Get your teeth into Transylvania

"Would you consider putting that mad lamp with the naked man in the corner?" David Mlinaric, the doyen of interior decorators, has come to Transylvania. Jessica Douglas-Home, champion of Romanian culture, shuffles a 19th-century ambassador's uniform to the appointed position.


Bran Castle, Romania, built 1378 We are in the village of Malancrav, for the grand opening its manor house after restoration by the Mihai Eminescu Trust. To many, the first word that comes into mind when you say "Transylvania" is Dracula, but not here. One of Jessica's triumphs is to have defeated proposals for a Dracula theme park. Her passion is for another Romania: the peasant land of vast mountain landscapes and self-sufficient villages. Prince Charles loves it; he has come twice.

It was Ceausescu's megalomaniac scheme to destroy Romania's villages that stirred Jessica's interest in the countryside. His execution in 1989 generated another threat to the Saxon enclave in the hills that roll up to the Carpathian mountains. The German-speaking population -- about 70% of the whole -- locked their churches and left. The Saxons had been invited to shore up what was a border of Hungary in the 12th century.

There are over 200 of these villages, and almost as many Saxon dialects, which they kept after Transylvania (long part of Hungary) became assimilated into the new country of Romania in the 20th century. After the second world war, Stalin sent ethnic Germans to the gulags. When the Iron Curtain fell, most of the remaining population emigrated to the fatherland.

Legend has it that the Transylvania Saxons are descended from the children the Pied Piper danced out of Hamelin. Now a new music of washing machines and factory jobs lured them back. Some villages lost all their Saxons, leaving nobody to ring the church bells or wind the clock. But the fabric of the Saxon culture survives.

I took the sleeper from Vienna to Sighisoara. Through the train window unfolds a landscape of wooded hills, vegetable gardens and meadows. Geese and turkeys roam over the banks of the village stream. The blues and ochres of the house fronts are mixed up from the bath of slaked lime kept in every cellar. The trust believes in discriminating tourism. Visitors will create a new village economy, providing a market for home-brewed schnapps, hand-woven rugs and lace.

Caroline Fernolend is councillor for the upland village of Viscri. Under communism, she worked at the state farm. When most of the other Saxons in Viscri left, she and her husband, Walter, stayed. The trust's Romanian director, she has made it her responsibility to save Viscri's Saxon culture from the 21st century. The trust helps villagers restore their houses and rents them out to visitors. Everything in Viscri is made at home: sheep's-milk cheese, tomato and aubergine relish, blackberry jam, bread.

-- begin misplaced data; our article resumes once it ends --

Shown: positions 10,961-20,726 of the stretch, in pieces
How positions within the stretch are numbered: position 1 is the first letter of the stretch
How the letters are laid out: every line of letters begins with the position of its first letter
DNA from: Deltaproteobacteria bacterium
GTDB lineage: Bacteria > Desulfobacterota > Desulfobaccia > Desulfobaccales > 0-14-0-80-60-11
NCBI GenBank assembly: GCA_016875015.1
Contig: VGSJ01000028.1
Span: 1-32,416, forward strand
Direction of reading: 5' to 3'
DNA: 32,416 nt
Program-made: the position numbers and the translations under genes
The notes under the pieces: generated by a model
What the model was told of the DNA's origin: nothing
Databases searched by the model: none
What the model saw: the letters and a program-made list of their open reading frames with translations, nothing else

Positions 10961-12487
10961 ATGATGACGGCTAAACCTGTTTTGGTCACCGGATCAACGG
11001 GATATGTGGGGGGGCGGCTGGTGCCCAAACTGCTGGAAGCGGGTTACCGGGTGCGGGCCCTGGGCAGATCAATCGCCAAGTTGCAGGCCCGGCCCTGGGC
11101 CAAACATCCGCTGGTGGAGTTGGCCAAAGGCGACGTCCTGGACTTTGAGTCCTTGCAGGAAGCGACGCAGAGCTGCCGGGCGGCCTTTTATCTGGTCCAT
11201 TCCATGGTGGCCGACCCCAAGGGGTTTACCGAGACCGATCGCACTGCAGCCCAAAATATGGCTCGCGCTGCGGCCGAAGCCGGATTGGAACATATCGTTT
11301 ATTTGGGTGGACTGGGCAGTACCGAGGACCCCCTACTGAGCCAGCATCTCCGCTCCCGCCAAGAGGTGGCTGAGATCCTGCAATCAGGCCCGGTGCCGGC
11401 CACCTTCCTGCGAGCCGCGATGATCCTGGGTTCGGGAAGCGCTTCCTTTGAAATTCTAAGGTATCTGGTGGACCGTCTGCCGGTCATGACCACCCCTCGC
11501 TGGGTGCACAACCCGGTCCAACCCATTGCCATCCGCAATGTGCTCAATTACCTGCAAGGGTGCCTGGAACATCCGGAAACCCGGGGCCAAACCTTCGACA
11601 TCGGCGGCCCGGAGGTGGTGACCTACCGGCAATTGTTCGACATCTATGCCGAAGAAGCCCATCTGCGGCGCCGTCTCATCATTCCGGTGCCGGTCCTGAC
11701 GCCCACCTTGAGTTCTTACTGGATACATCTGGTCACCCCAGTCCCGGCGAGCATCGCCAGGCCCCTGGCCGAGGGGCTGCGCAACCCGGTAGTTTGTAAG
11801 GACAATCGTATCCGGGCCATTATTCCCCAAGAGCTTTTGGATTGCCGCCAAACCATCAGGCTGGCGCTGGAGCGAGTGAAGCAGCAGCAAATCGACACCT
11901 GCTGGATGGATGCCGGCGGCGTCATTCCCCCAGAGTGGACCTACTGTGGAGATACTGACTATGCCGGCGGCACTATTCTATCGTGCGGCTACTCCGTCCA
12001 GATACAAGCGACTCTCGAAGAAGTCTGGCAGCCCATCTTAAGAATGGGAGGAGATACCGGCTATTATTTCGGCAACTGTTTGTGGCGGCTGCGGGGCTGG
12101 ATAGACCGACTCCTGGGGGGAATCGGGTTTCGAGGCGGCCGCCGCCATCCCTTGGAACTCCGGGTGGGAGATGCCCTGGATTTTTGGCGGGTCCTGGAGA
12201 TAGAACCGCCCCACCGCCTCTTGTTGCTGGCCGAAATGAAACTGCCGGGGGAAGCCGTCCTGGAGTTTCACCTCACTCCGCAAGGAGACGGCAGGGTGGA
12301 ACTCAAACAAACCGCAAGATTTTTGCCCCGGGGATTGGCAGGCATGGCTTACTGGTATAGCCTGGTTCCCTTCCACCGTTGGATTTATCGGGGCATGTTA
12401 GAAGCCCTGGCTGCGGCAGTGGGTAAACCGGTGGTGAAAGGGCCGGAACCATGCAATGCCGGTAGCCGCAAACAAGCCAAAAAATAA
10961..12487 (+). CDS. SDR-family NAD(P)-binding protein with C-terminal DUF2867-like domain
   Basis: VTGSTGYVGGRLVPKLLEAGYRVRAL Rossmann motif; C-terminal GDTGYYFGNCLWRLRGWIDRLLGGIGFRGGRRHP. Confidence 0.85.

Hives provide honey. Lambs are slaughtered in the courtyard, as they always have been. Look on a road map and you may not find Viscri. It may have been left off by the map-makers. "They're jealous," sighs Jessica. "The Romanians don't want the world to know about these Saxon places."

That hints at the region's complexity, with its four communities: Saxon, Romanian, gypsy and Hungarian. Unlike the Saxons and the Jews, Romania's Hungarians did not leave: they had no homeland to welcome them. We meet two of them in Saromberke, wizened, toothless people who turn out to be no more than 60. The authorities are making them change their Hungarian names to Romanian ones.

When we stop to buy beans from a roadside stall, the 88-year-old shoeless woman at first smiles, then bursts into tears. Her pension is a few pence a month.

Back in Malancrav, a little of the Austro-Hungarian empire, circa 1880, has returned. Looking out from the Hungarian terrace, you see the Saxon village below. Beyond are the mountains. Slide too abruptly down a slope and you may find yourself next to bears gorging on wild cherries. There is harmony with nature here, and between people. For the moment. Go quickly to see this magic world, while it lasts.

***


The Mihai Eminescu Trust (www.mihaieminescutrust.org) has guesthouses in several Transylvanian villages. Clive Aslet flew to Vienna with British Airways (prices from £120 return; www.ba.com) and took the sleeper; prices from £330 first-class (www.raileurope.com)



Source: written by Clive Aslet

 

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From the Library

As the 20th century evolved, rational man turned to science to explain mythology that had pervaded for thousands of years. How could a man be mistaken for a vampire? How could someone appear to have been the victim of a vampire attack? Science, in time, came back with answers that may surprise you.Anemia
A million fancies strike you when you hear the name: Nosferatu!N O S F E R A T Udoes not die!What do you expect of the first showing of this great work?Aren't you afraid? - Men must die. But legend has it that a vampire, Nosferatu, 'der Untote' (the Undead), lives on men's blood! You want to see a symphony of horror? You may expect more. Be careful. Nosferatu is not just fun, not something to be taken lightly. Once more: beware.- Publicity for Nosferatu in the German magazine Buhne und Film, 1922  

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